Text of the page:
Statement | A good museum makes you shiver

“Museums are often initially seen as knowledge institutions, something we are, but we want to go further than conveying facts: We want to touch visitors’ emotions: anger, sadness, pleasure. Only when you get to that layer will the art stay with you and you can do something with it in your own life.” Says Carmen Willems, director of the renovated Royal Museum of Fine Arts Antwerp, i NRC (24/8). A museum as an emotional place! What a logical and yet contradictory view. It is missing, for example, in the international museum definition, which was updated this summer. Apart from ‘enjoyment’ there is no room for emotion, for how art can touch, make you feel part of the world.

There is a word for that feeling: resonance. For us, it should be the central concept in art.

The term was introduced a few years ago by the German sociologist Hartmut Rosa, as an antonym for alienation. Because these are very alienating times – turn on the news and everyone seems to be losing their minds. When we suffer from alienation, resonance is the medicine, says Rosa.

In the essay Living in times of acceleration (2016) Rosa argues that three things par excellence can evoke the overwhelming, humbling, moving sense of belonging: religion, nature and art. But the country is fragmented and the cities are getting bigger, so that religion and nature play an ever smaller role in many people’s daily lives. We are slowly becoming more and more alienated, partly due to a lack of that vibrant, connected feeling. So there is a fine task for art.

According to good capitalist practice, there is now too much emphasis in the art sector on the number of visitors. This number fetish reduces the visit to a number. But what do the numbers say if visitors don’t get the maximum opportunity to experience the live connection? If a hundred thousand visitors walk through an exhibition with a shrug, is that exhibition a success?

Eye to eye with a painting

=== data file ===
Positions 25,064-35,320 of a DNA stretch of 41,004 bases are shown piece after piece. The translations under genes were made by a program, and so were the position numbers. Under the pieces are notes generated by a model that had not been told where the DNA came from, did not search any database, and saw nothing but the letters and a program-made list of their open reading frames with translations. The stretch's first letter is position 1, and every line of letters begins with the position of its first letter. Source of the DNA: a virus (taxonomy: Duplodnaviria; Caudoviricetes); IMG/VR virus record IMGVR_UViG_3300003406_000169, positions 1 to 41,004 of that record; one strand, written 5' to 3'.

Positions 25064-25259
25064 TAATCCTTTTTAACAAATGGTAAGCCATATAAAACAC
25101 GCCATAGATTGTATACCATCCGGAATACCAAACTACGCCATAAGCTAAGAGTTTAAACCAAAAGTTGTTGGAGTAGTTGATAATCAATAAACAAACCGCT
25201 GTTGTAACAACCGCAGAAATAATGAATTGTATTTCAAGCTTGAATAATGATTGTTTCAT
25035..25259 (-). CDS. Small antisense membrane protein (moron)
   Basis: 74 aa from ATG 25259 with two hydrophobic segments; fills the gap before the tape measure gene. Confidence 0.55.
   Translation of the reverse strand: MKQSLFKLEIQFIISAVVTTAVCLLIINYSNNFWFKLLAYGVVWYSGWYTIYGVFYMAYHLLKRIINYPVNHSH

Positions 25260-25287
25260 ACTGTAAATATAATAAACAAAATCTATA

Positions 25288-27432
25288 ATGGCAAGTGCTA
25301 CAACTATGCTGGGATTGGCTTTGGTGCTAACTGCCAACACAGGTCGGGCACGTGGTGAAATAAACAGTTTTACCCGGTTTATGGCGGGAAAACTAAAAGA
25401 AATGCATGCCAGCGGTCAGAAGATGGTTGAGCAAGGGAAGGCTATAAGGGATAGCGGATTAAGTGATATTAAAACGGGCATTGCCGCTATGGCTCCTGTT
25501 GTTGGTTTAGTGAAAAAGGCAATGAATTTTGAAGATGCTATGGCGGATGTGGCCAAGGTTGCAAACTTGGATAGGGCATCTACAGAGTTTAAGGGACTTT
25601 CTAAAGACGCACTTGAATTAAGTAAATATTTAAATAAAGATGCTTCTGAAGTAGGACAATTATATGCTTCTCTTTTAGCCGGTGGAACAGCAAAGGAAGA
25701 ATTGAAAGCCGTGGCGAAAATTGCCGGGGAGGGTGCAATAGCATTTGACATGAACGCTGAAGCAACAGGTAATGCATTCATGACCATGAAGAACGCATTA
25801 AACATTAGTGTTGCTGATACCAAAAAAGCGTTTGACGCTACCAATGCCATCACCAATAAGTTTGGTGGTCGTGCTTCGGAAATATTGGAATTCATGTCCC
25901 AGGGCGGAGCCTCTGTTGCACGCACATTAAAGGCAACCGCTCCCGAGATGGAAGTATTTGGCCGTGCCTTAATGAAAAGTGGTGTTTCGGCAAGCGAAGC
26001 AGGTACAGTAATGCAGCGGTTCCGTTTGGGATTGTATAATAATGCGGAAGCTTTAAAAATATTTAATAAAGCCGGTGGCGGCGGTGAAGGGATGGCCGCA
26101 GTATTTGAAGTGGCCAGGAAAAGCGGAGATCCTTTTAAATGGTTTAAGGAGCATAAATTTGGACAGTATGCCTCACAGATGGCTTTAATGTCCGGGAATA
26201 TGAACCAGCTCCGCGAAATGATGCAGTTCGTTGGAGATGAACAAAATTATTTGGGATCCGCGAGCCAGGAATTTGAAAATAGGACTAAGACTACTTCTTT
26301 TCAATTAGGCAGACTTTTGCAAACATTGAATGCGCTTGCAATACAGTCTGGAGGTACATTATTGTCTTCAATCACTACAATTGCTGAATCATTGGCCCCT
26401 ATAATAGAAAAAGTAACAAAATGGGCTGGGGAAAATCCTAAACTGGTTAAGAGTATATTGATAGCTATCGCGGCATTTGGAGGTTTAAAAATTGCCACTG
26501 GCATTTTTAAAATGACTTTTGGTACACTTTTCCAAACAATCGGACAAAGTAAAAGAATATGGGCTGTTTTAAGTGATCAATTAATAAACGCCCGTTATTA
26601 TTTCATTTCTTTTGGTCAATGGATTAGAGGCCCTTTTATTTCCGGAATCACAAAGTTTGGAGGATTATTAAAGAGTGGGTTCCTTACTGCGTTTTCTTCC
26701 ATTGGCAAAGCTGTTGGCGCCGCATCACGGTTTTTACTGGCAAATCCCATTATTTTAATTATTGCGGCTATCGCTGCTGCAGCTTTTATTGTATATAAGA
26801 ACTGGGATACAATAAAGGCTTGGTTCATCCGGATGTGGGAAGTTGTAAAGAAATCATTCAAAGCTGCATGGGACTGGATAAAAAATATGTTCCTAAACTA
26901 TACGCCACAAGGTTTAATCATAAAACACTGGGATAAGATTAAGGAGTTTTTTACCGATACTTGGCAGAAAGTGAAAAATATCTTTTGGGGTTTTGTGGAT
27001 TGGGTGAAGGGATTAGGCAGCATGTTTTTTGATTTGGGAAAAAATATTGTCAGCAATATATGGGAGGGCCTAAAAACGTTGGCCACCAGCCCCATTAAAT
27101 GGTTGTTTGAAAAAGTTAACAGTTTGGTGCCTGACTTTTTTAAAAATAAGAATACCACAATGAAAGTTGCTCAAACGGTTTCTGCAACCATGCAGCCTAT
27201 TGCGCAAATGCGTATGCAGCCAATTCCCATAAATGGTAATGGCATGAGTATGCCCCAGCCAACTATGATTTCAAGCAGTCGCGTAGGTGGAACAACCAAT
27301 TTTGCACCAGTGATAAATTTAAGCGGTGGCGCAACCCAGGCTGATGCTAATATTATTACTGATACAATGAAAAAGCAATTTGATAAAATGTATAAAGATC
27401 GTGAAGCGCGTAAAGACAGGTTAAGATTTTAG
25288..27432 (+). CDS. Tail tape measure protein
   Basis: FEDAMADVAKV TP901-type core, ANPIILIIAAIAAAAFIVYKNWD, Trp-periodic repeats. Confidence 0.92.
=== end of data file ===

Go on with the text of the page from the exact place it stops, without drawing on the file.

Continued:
No, so the quality of the visit. To be touched, that time stops for a moment when you come face to face with a painting. That you don’t know what, but that something is undeniably happening to you. For us, you even get mad at a work of art. But that there is a before and an after, that your day, life, world is a little different after the visit. That should be the point.

It sounds great, only everyone knows: such moments are difficult to predict. Nevertheless, museums (and other art institutions) should fully commit to increasing the conditions under which resonance can take place.

For example, as museum director Carmen Willems also suggests, museums should place less emphasis on knowledge sharing. This task is obviously important, but too much information can make visitors feel like they need to learn something. This makes the school and therefore not fun for all non-nerds, it also ensures that visitors get ‘in the head’ and approach the art cerebrally, rather than with their emotions. It is difficult to be deeply affected when you are busy remembering years and analyzing currents.

Karin Borghouts

What is also important to this sense of resonance is the breathing space that works of art are given. It is more difficult to experience the close connection with a work of art when there is another work of art close by, to your left or right, begging for your attention. Think of the overwhelming nature or of cathedrals. It is the almost infinite space that makes this possible.

Museums could act more as hosts: investing, for example, in comfortable seating, plants, open conversations with museum staff, in humanity. In this way, the visitor is invited to be vulnerable, only in this way can the desired resonance occur.

Also read: Don’t confuse autonomous art with creative industry

No telephones

So please stop encouraging visitors to use their phones too. Those things suck people into the infinite black frame – only Malevich is allowed to do that.

In 2019, the Stedelijk Museum Schiedam showed a work by Mark Rothko in a controversial way: solo. The museum could probably have had more visitors if it had ‘just’ exhibited the artwork, but that way the quality of the visit was considered more important. It was one room with one work that one person could look at at a time. In front of it is a waiting room with meditative music. Everything revolved around the emotional nature of the artwork. It is no coincidence that this exhibition received so much attention and praise at the time.

That feeling doesn’t stop when you leave the museum. It has greater and long lasting effects. You are shaking. It changes your day, your world, your life. Something has resonated, you have become human again.

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